“Not only is the amendment clear and explicit in its terms, but its purpose to provide for an award pendente lite is apparent from the previous interpretation of section 196a. Although it was held that the final judgment might include provision for attorney's fees (Kyne v. Kyne, 38 Cal.App.2d 122, 100 P.2d 806; Arais v. Kalensnikoff, 10 Cal.2d 428, 74 P.2d 1043, 115 A.L.R. 163) and support of the illegitimate child from the date of filing the complaint (Kyne v. Kyne, supra; Mathews v. Hornbeck, 80 Cal.App. 704, 252 P. 667), the right to counsel fees, costs, and support pending the final determination of the action was denied. Schallman v. Haas, 33 Cal.App. 28, 164 P. 336. The legislature in adopting the amendment presumably had these decisions in mind and intended to change the law.”
Manifestly, the Supreme Court has held that the 1939 amendment by its reference to Civil Code section 137.5 gives the court the power to allow attorney's fees pendente lite, which power the court did not have before the amendment.
The question here presented is whether this amendment precludes attorney's fees as part of the final judgment; that is, whether by reason of the 1939 addition to section 196a of the Civil Code, the law as it existed prior thereto and as it was interpreted by the courts is now obsolete so far as attorney's fees awarded for the first time in a final judgment are concerned, or whether the 1939 amendment gave an added and alternative method by which attorney's fees could be assessed either pendente lite or by inclusion in the final judgment.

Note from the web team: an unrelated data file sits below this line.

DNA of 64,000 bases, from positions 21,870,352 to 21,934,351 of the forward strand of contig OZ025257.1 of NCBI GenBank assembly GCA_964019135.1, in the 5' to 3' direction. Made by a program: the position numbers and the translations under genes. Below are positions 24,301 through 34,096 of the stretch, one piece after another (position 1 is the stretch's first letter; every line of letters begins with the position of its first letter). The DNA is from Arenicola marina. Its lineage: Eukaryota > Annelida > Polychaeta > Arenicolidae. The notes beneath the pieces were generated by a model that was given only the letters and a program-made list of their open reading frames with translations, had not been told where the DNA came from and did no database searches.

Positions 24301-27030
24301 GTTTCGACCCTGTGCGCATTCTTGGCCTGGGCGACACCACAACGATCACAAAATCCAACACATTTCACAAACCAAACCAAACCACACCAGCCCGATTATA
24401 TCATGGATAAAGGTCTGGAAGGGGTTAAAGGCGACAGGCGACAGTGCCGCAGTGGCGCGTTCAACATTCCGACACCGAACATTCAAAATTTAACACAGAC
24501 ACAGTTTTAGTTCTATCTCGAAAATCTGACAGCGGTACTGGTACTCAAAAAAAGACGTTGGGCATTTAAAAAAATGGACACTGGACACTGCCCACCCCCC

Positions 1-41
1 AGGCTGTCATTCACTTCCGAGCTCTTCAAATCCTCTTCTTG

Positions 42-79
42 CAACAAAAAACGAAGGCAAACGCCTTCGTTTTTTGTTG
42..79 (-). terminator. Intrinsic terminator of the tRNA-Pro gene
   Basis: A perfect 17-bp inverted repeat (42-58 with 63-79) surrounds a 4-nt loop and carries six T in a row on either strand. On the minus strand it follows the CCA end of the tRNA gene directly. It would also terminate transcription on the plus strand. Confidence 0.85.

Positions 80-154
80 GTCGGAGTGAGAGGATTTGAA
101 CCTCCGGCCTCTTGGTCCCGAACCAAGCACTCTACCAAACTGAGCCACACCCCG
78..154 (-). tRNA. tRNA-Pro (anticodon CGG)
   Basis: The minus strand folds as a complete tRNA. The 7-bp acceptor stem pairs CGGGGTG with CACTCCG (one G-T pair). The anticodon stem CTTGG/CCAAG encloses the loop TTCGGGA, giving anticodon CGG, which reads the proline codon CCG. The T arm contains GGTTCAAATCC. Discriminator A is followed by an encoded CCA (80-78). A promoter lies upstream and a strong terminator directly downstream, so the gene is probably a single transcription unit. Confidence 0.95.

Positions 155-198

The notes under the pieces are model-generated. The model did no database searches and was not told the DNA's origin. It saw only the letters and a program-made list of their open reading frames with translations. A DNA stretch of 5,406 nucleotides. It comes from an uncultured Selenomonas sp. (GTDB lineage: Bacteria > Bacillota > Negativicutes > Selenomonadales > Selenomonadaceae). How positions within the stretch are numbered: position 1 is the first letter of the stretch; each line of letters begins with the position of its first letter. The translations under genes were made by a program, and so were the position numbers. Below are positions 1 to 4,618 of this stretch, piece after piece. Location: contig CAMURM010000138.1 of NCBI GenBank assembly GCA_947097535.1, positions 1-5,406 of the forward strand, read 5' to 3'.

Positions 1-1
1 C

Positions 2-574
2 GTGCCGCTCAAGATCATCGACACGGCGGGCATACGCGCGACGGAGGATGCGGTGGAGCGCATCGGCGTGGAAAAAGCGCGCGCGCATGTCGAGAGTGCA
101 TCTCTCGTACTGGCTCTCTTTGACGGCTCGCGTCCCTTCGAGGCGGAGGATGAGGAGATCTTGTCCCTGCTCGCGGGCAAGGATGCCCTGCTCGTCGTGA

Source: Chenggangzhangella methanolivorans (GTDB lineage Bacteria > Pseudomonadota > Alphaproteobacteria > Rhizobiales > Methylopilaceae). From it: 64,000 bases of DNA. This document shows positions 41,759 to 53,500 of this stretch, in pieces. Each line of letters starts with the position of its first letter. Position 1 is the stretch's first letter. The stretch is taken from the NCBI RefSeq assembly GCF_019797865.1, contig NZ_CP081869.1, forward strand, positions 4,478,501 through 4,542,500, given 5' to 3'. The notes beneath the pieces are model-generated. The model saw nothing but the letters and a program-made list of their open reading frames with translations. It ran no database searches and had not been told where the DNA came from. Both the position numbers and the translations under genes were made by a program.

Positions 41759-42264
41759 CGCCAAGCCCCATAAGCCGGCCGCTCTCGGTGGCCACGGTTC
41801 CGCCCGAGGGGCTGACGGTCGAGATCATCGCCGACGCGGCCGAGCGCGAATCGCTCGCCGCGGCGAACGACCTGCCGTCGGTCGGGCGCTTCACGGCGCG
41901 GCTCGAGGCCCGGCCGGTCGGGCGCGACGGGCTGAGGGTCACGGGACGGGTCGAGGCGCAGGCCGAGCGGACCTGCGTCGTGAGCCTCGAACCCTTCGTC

The portion of section 196a following the first sentence thereof (and containing the enacted amendments) primarily concerns matters of procedure for the purpose of enforcing the obligation contained in the first sentence. This procedure is permissive and auxiliary to other procedures and is not exclusive. The statute itself thus provides when it says: “A civil suit to enforce such obligations may be maintained * * * and in such action the court shall have power * * *.” (Emphasis added.) The mere fact that the court shall have power to enforce performance by virtue of the other clauses set forth in section 196a does not of itself import an exclusive method of enforcing performance of the obligation. Nor is this the holding in the case of Carbone v. Superior Court, supra. That case decided but one point, viz.: that pendente lite awards were proper in an action brought under section 196a. The Legislature left unchanged the basic support law, as contained in the first sentence of section 196a (and which is the foundation of the rulings in the Kyne and Arais cases, supra); but, through the additions in the remainder of said section, the Legislature enlarged the right to receive support and attorney's fees pendente lite. This merely provided an additional remedy for procuring the basic support provided in the first sentence of section 196a. The plaintiff in an action brought under said section might not desire to accept the auxiliary remedy provided in pendente lite proceedings because of the measure of proof necessary. It is practically equivalent to the necessity of two complete trials on the paternity issue. It is not the simple matter of an ordinary divorce case where the validity of the marriage and the legitimacy of children are admitted.